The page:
Generic medications save patients millions of dollars a year. Some estimates put the savings to American consumers at close to half a billion dollars, with room to kick it up to about a billion. With generic medications, I can treat a diabetic with heart disease with the proper medications for less than thirty dollars a month.
But people don’t always trust generics, sometimes with good reason. One manufacturer of generic bupropion, a popular antidepressant, was forced by the FDA to recall their product because, basically, it didn’t work.
Now another generic disaster has hit the news. This time it’s for one of the generics of Lipitor (atorvastatin), manufactured by one of India’s largest corporations. Reportedly, some batches may have ground glass in the pill, but we’re told not to worry because they are only “about the size of a grain of sand.”
The company, Ranbaxy, has been under FDA scrutiny for a while for potentially shoddy manufacturing practices.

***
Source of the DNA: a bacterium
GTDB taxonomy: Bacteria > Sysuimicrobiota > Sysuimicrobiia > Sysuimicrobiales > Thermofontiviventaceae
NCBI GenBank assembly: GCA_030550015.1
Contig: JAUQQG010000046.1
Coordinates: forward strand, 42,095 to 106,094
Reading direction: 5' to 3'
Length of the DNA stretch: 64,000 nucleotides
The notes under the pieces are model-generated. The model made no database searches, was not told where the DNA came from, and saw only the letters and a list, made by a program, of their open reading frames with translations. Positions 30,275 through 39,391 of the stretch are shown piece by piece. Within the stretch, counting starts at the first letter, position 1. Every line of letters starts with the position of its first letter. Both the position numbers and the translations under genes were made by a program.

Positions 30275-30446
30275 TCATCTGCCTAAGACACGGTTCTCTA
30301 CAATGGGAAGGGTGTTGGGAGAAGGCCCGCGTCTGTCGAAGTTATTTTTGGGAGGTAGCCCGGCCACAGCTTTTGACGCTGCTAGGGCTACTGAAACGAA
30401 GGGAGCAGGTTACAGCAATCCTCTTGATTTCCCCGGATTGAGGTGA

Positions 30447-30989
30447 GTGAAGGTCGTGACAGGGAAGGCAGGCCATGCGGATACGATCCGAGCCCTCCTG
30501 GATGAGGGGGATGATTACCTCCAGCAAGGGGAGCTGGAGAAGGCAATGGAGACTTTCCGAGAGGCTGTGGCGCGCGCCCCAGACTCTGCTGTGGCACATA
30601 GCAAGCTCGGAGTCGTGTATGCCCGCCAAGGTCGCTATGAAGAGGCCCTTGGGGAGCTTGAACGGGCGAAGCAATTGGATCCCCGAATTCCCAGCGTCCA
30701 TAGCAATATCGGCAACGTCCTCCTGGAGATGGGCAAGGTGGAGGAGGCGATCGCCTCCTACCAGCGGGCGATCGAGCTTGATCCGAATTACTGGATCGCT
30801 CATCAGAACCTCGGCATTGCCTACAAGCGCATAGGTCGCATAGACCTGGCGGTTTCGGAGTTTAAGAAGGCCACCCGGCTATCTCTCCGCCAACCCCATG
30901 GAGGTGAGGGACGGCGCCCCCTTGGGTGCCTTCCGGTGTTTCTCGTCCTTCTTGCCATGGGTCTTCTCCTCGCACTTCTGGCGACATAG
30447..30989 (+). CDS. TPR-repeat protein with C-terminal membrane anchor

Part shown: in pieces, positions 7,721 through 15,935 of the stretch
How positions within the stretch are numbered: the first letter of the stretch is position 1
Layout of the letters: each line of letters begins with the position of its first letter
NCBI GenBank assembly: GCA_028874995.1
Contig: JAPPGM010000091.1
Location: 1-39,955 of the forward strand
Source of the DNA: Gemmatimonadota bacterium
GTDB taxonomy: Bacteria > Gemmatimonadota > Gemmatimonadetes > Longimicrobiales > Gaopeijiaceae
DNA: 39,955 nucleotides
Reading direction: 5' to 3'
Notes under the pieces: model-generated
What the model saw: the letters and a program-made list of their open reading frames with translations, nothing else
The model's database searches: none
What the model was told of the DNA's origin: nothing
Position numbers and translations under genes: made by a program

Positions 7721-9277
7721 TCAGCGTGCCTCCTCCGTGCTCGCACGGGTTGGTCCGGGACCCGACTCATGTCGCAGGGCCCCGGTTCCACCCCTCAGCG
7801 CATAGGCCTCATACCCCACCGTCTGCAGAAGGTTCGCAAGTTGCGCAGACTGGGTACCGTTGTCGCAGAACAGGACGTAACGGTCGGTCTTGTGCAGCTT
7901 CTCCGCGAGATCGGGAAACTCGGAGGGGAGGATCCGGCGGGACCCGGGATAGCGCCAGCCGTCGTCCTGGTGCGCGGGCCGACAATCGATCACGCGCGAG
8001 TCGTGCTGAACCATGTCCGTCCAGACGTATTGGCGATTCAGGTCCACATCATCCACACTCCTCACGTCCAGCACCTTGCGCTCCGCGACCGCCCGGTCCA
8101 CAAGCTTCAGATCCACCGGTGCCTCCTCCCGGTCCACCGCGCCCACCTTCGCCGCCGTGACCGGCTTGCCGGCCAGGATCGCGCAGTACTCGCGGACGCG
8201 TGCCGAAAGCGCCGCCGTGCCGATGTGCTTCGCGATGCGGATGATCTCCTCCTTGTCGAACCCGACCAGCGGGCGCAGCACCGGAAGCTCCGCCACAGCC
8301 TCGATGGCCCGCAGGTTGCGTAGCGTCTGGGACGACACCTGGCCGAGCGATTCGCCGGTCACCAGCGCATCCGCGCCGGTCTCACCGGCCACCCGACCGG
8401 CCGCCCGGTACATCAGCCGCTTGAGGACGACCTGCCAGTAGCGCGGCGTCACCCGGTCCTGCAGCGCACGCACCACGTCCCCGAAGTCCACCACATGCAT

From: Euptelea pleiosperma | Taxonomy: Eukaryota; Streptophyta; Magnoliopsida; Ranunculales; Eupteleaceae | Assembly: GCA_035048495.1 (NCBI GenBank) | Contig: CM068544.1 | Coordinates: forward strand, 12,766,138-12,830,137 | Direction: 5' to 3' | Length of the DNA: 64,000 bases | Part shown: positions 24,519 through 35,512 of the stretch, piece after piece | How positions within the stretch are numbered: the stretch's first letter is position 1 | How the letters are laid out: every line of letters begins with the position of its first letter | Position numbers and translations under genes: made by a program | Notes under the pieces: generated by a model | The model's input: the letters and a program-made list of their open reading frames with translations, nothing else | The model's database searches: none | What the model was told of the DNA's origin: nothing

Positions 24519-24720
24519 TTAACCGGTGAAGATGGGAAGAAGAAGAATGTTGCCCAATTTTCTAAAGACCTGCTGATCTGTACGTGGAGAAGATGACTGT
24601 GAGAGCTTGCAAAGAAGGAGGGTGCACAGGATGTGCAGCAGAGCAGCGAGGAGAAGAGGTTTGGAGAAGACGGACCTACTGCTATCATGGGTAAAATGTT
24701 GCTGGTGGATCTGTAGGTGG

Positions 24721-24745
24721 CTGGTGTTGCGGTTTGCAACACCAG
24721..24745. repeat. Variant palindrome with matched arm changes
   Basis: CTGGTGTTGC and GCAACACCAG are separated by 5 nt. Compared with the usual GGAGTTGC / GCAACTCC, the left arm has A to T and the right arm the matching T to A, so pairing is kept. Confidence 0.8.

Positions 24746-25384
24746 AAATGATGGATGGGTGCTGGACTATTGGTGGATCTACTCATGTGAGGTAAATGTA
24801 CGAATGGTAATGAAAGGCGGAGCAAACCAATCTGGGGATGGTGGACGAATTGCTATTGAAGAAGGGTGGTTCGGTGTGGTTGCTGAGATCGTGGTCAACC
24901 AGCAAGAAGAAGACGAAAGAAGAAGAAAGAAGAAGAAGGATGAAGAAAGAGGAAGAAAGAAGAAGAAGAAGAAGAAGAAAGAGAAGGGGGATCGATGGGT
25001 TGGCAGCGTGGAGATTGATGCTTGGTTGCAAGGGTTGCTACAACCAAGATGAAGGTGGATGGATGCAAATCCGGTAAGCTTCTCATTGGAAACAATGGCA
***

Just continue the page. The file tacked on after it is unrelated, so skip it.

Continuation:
Once again, Americas are faced with a healthcare decision: generics save us money. They will save us less money if we step up regulation and enforcement. Do we want to pay for it? And how?
I’ve had many patients digging into their savings to buy brand name drugs to avoid what they now perceive to be dangerous generics. How do doctors and the public know which manufacturers to trust? Most of the time, we don’t even know which generic our patients are getting (is it from Teva, Ranbaxy, Pfizer?).
Americans haven’t even decided if we want access to affordable, quality health care for all. These sort of incidents muddy the waters even further.
The more I think about this, the more pissed off I’m getting. Why should we feel we need to choose between drugs that are cost effective and drugs that are safe? It’s a false dilemma, one driven by the way we approach health care in this country as a commodity rather than a basic human right.